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North Shore Rescue smashes annual call record

From mountains to floods, 2021 was a 'whirlwind,' team leader Mike Danks says

North Shore Rescue was called upon 226 times in 2021, clobbering the previous annual record of 151 set just last year.

The all-volunteer team of professionals has set records in five of the last seven years, but this is the largest single-year increase by a wide margin.

“It's been a whirlwind,” said team leader Mike Danks. “With COVID, there is a huge amount of people getting out into the backcountry – lots of people doing it safely, but there's always going to be mishaps. And that's why we have a team.”

Call volumes that high would once have overwhelmed the volunteers, but in recent years, they have shifted to using smaller ground teams and training up new search managers and specialized rescue technicians to help share the workload.

“We've created this capacity and we've seen new leaders emerge,” Danks said, adding morale has never been higher. “I think we're good.”

Another major difference maker has been Talon Helicopters’ new Dauphin helicopter, which went into service at the end of 2020. Unlike the familiar yellow rescue helicopters, the Dauphin is equipped with a hoist, making it easier to insert rescuers and airlift patients in difficult, treed terrain. And the pilots and searchers may fly using night vision capabilities, which has cut down on the number of overnights in the backcountry. In 2021, they logged 154 hours using night vision goggles.

“[It] has been an absolute game changer,” Danks said.

The Dauphin also made them popular with other volunteer search and rescue teams, with 47 mutual aid calls from as far away as North Vancouver Island and Kelowna.

Danks said he’d never once consider turning down a request to help another team. When the town of Merritt and the Fraser Valley were flooded in November, the helicopter team safely evacuated dozens of stranded seniors, families and pets.

“We were constantly pushing and saying, ‘Hey, we're available. We can go. Please, put us in.’ And when we finally got to go out there and help, it was a proud moment for all of us and for Talon as well,” he said. “It is an experience that I will never forget.”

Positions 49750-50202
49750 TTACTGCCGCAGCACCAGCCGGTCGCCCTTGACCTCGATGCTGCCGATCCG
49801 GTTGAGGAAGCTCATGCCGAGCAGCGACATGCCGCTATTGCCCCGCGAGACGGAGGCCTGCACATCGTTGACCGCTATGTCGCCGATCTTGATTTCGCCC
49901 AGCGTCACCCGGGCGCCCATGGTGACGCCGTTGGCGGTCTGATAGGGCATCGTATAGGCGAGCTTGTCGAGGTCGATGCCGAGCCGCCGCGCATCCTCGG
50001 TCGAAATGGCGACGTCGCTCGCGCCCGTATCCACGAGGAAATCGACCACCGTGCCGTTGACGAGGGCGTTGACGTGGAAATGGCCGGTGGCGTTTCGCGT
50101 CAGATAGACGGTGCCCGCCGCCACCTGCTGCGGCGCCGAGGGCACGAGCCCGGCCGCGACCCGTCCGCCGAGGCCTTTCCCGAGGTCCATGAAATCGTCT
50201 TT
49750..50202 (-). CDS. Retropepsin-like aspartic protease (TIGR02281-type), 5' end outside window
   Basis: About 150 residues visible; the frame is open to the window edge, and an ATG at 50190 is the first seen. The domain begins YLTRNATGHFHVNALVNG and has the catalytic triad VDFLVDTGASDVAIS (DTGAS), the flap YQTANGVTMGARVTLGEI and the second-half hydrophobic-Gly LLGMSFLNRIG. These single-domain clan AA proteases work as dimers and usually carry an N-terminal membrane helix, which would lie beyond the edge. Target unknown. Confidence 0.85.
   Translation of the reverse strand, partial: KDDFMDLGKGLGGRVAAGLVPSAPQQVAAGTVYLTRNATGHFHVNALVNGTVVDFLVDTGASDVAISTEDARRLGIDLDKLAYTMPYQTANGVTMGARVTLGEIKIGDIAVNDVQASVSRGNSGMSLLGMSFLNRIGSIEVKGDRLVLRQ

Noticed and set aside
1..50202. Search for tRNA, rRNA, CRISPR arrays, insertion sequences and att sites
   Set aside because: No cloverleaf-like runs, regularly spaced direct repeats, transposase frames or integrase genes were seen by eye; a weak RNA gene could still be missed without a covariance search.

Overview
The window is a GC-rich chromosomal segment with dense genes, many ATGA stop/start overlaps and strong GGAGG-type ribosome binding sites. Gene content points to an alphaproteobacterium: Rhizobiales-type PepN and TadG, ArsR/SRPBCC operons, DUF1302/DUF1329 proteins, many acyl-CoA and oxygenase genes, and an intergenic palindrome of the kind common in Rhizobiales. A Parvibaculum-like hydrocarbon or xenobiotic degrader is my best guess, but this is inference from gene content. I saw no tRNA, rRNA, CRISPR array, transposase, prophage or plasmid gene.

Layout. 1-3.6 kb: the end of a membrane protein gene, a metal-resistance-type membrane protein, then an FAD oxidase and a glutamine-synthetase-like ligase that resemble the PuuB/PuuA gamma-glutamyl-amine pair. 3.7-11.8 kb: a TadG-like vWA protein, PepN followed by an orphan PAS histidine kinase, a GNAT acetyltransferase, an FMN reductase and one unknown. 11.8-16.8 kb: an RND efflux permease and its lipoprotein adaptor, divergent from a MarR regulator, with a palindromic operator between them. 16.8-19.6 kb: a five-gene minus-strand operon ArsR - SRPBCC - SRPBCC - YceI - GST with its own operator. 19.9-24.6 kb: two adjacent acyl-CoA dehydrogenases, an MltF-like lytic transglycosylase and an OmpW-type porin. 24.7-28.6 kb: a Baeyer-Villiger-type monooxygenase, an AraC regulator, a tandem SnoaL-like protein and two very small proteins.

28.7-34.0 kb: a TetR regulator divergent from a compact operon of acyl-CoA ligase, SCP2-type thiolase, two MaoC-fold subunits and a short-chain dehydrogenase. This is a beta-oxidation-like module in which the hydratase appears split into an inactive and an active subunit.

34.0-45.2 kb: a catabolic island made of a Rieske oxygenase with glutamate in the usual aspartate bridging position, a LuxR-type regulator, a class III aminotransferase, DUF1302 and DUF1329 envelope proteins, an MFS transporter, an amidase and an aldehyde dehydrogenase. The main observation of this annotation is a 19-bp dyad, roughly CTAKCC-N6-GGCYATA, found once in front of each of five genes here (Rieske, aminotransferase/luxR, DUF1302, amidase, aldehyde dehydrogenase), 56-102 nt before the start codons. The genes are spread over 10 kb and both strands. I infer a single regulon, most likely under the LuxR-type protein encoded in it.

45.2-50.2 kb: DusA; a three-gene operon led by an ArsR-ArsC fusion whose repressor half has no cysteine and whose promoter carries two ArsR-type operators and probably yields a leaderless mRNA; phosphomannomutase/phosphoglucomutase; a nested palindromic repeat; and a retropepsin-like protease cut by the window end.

The team added seven new recruits in 2021 – nine if you include Neiko and Dreki, two dogs that were accredited for search and rescue in July. The team’s three dogs spent a combined 101 hours in the field in 2021.

And North Shore Rescue has also never been so well stacked with medical professionals, which means rescue subjects are getting the best possible care in the field, Danks said.

In 2021, there were three searches that ended in fatalities: a snowshoer who was missing overnight off the House Sound Crest Trail in January, a hiker who fell when he got separated from a friend in Lynn Headwaters Regional Park in May, and a man who suffered a medical emergency just steps from the Grouse Mountain parking lot during the June heat dome.

Although Danks said he’s proud of how 2021 turned out for his members, the year did end with a sad note. Karl Winter, one of three founding members of North Shore Rescue, died on Dec. 31 at the age of 82.

Winter served North Shore Rescue for 57 years. When he was no longer going out into the bush for lost and injured hikers, he remained active for the team on construction and maintenance projects, administrative work, public events, fundraising and mentoring new members, Danks said.

“Karl was just a legendary man. He was a mountain of a man,” he said. “He wouldn't look for any credit. He was incredibly strong. He was patient with everyone.”

In 2022, the team is hoping to start on a rebuild of their Capilano Gate search and rescue base, but Danks said his biggest priority for the year will be lobbying the province to allow them to use the Dauphin’s hoist capabilities after dark. They have all the federal approvals needed but the province has been stubborn in signing off on it, Danks said.

“We have this amazing tool but … we're not allowed to use it. Like, there's a restriction on that aircraft that doesn't need to be there,” he said. “We know that will make a huge difference in not only our own rescuer safety, but the safety of the public that we serve. It just greatly reduces the amount of people that we need to put in the field at night in technical terrain.”

From the general public in 2022, all Danks asks is their continued support and willingness to share trail safety education that helps ensure everyone makes it in and out of the mountains without needing North Shore Rescue’s help.

“We're so lucky. We have such amazing support from our community,” he said.